Medical students gain clinical experience earlier with simulation tools.

The American Physiological Society Press Release | READ FULL ARTICLE

Bethesda, Md. (February 14, 2018)—Medical students in India are using computer-simulated virtual patients (SVPs) as a learning tool for clinical skills and are becoming more enthusiastic about their studies. SVPs allow students to interact with and perform procedures on pretend patients that are programmed to exhibit symptoms of illness or injury. The article is published in Advances in Physiology Education.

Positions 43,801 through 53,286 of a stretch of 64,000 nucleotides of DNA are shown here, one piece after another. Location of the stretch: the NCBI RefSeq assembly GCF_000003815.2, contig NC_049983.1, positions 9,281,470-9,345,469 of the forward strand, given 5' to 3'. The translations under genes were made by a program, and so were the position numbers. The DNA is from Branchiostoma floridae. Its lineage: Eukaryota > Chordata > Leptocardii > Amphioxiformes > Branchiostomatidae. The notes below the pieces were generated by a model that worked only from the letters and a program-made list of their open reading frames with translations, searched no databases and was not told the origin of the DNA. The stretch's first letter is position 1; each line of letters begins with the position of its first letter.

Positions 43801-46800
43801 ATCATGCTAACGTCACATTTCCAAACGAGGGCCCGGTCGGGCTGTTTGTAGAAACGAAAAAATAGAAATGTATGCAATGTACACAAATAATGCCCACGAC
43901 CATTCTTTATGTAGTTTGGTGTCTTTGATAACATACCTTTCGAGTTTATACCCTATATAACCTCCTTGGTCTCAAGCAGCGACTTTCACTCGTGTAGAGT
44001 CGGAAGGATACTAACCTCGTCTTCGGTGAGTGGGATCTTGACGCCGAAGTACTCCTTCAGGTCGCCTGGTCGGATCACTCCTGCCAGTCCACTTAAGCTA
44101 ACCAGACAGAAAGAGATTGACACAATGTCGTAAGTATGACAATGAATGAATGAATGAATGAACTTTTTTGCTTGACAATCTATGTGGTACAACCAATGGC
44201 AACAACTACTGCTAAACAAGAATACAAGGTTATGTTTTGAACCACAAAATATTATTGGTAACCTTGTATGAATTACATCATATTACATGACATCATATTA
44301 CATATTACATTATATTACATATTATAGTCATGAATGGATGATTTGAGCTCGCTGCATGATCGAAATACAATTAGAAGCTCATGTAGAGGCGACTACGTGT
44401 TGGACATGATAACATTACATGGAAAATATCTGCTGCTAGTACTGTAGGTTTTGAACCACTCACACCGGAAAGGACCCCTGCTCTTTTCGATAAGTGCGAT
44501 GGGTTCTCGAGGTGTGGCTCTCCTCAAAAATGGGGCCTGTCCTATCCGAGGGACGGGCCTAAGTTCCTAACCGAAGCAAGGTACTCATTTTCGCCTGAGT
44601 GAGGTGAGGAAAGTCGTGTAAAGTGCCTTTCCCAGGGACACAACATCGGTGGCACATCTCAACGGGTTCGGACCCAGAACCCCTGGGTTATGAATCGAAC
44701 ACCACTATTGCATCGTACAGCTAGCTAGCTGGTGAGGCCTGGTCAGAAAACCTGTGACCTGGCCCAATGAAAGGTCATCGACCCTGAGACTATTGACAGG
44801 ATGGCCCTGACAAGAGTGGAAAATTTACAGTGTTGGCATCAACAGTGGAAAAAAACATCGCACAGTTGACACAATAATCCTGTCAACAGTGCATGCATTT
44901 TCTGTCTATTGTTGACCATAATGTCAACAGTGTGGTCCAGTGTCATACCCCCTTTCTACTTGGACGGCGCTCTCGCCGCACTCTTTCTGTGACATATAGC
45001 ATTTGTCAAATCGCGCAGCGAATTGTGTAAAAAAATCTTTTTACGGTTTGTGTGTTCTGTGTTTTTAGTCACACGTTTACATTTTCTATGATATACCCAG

Due to a tight program structure, medical schools in India typically do not expose students to real patients until the second year of study. Text-based cases teach clinical reasoning in the first year but do not provide the opportunity to practice clinical examination or develop the skills to take patient medical histories. In addition, the lack of early clinical exposure has been shown to reduce students’ enthusiasm when they begin clinical studies. Faculty at University College of Medical Sciences in Delhi, India, developed two SVPs to “provide an opportunity to engage students in [case-based learning] with greater frequency” and improve learning in endocrine physiology. READ MORE…

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